Ted’s family know that he has a morbid and pathological obsession with getting to the top of any building he’s in. (OK, not that pathological; it only applies to being a tourist. Otherwise, things could get difficult whenever he steps into my 20-story building at work.) In Rome, he may have finally gotten to the top as thoroughly as it is possible to do.

We were actually considering skipping the Rome excursion: we were both still feeling fairly crappy and it’s a city we’re very likely to come back to. However, having been on the boat for four days straight, Ted was getting a little stir-crazy. Also, he’s never been known to take the easy way out of anything … and I’d have regretted missing my first trip to Rome, I admit. So we took the trip. This excursion was a bit different from our previous ones: titled “Rome on your own”, it was just a bus transfer to and from the city. We thought that would be better than following a guide around, though as it turned out we did some of that too. You wouldn’t think an unguided trip would be as susceptible to poor organization, but it was: no one on the bus told us just where in Rome we were being droped off or when to be back at the bus until we asked the lone staff member on board. She told me later than she’d been transferred from another excursion to this one at the last minute and given no information.

The bus left us right near St. Peter’s Basilica in the Vatican – other passengers had told us cruise ship buses usually stop there, because there’s a big underground garage, so we’d been expecting it. Our guidebook fortunately had warned us that in winter the Vatican Museums close at 1:45, so we went there first, after waiting in line for nearly an hour. “Museums” is correct; there are several distinct ones connected into one. Because we had a lot to see, we skipped the Etruscan, Roman, and Egyptian galleries. Instead we concentrated on the Renaissance stuff: we saw tapestry rooms, the Borgia apartment, Pope Pius the Whatever’s rooms which now have displays of ceramics and micro-mosaics (incredible stuff), the Raphael rooms, the Sistine Chapel, and the Vatican library. Apparently no Pope has ever seen a surface he didn’t think would be better painted, prefereably by one of the world’s great artistic geniuses. The effect is magnificent, and also overwhelming. For example, by the time you get to the Sistine Chapel, you’ve passed through any number of other rooms with painted ceilings, though none quite so remarkable. It dulls the impact a little, though nothing can quite blunt that effect. (Ted’s comment: “It would have been much easier to daydream in a church like this!”)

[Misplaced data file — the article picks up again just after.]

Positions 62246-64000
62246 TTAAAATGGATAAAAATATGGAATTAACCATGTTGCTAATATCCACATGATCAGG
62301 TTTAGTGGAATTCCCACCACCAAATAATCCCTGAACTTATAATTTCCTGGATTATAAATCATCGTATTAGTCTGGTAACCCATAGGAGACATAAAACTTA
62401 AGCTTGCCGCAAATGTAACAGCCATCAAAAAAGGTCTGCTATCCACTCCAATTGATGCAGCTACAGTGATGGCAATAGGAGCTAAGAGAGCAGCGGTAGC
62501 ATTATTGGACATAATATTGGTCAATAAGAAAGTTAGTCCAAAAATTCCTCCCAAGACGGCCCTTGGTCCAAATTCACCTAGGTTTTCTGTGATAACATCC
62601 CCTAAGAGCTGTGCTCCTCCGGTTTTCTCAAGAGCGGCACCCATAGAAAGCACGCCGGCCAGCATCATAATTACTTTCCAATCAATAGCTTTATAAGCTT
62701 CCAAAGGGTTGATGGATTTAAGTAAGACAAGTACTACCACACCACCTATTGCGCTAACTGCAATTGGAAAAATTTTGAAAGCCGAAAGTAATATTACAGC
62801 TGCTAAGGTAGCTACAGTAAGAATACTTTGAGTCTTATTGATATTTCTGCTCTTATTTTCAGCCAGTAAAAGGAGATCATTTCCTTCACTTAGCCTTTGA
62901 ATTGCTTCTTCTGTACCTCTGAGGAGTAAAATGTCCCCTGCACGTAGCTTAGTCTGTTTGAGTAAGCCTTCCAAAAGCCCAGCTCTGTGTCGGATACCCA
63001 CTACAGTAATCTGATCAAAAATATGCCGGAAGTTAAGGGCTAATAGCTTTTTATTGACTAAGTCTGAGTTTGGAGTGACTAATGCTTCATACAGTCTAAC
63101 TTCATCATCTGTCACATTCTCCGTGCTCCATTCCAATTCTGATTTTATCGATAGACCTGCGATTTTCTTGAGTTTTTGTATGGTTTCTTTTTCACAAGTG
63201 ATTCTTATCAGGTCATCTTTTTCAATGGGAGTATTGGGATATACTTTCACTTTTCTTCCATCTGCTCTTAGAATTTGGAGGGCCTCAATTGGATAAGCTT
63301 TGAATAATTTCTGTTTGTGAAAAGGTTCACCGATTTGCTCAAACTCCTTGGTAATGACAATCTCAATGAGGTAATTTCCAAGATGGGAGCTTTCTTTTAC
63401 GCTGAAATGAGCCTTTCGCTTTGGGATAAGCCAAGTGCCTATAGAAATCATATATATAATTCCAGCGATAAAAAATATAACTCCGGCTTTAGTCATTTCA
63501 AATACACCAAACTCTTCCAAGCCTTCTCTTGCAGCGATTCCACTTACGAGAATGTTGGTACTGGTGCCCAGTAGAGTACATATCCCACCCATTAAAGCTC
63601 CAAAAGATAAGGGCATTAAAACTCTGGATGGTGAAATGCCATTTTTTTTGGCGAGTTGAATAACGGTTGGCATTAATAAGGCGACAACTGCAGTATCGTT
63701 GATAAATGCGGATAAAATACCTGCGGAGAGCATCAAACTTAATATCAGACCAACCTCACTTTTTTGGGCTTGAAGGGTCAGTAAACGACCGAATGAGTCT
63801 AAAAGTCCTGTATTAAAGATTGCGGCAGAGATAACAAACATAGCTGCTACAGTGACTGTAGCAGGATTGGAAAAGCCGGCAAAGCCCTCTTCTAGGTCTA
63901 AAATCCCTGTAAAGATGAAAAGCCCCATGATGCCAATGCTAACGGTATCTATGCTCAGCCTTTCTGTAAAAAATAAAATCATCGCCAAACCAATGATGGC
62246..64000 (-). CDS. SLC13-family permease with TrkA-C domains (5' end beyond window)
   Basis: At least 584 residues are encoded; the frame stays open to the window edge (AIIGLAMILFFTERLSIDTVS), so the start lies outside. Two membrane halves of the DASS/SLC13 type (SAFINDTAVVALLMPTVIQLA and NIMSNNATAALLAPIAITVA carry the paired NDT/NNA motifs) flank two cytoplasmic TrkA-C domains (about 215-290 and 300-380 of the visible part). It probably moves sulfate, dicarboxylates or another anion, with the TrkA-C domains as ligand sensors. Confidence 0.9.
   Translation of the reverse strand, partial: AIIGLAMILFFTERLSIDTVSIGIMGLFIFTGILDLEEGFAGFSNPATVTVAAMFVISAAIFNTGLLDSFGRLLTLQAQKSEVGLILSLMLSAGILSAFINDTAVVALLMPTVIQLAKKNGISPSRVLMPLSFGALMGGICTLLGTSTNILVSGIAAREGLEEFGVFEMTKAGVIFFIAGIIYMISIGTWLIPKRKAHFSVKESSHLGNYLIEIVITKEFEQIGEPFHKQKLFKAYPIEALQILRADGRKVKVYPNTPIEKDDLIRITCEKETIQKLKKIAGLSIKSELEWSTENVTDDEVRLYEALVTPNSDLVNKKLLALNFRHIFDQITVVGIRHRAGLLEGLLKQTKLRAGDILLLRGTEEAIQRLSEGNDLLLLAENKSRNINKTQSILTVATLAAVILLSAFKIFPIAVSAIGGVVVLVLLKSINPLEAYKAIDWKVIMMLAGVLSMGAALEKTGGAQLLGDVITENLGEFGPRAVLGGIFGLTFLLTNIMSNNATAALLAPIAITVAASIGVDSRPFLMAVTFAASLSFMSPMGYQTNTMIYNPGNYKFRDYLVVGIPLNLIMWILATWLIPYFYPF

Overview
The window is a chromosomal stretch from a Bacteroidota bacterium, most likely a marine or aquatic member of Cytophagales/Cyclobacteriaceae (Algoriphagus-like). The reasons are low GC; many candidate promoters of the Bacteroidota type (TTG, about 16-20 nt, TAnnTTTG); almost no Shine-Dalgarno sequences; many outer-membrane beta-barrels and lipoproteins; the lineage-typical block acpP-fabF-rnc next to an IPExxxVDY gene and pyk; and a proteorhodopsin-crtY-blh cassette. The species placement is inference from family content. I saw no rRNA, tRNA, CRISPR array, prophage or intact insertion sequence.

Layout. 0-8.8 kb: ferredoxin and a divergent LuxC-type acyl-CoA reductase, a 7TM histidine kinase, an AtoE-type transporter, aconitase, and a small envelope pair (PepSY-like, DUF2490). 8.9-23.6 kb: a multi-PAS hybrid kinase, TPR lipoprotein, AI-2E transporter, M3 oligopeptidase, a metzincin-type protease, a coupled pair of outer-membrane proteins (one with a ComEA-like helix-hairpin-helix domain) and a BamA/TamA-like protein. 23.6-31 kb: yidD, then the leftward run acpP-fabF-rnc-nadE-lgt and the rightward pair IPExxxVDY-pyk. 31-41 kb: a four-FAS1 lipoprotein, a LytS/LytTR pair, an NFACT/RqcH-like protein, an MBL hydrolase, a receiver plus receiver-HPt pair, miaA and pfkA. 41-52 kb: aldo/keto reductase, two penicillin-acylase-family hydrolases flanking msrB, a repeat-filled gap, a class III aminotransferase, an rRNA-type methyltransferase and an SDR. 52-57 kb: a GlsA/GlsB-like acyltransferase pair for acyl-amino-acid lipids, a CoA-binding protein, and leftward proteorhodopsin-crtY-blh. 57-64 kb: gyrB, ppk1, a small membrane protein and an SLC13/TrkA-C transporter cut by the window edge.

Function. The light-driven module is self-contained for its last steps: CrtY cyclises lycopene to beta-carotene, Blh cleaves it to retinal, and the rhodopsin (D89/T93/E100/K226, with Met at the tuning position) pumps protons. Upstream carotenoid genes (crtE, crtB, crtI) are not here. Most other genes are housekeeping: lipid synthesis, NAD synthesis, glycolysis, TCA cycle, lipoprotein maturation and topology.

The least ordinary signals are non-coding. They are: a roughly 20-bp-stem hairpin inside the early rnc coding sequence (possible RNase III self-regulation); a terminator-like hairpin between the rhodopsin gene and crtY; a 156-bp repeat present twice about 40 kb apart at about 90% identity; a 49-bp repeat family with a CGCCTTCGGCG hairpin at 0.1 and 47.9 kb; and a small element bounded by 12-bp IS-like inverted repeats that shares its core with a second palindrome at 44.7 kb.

When we had grabbed a bit of food we emerged from the Museums, grabbed a cab nearby and headed for the Colosseum. (Our top three priorities had been the Vatican, the Colosseum, and the Pantheon, but the last fell victim to time pressures and will have to wait for another visit.) We walked around the outside a bit, then unexpectedly got lured into an English language tour. This turned out to be very good: for an extra 10 Euros apiece over the base admission price, we got in with no waiting (the line was substantial) and also were enlightened as to who really raised Romulus and Remus, why the Romans used triangular bricks, and how the Roman amphitheaters benefited both the proletariat and the rulers across the Empire. Worth it, we thought.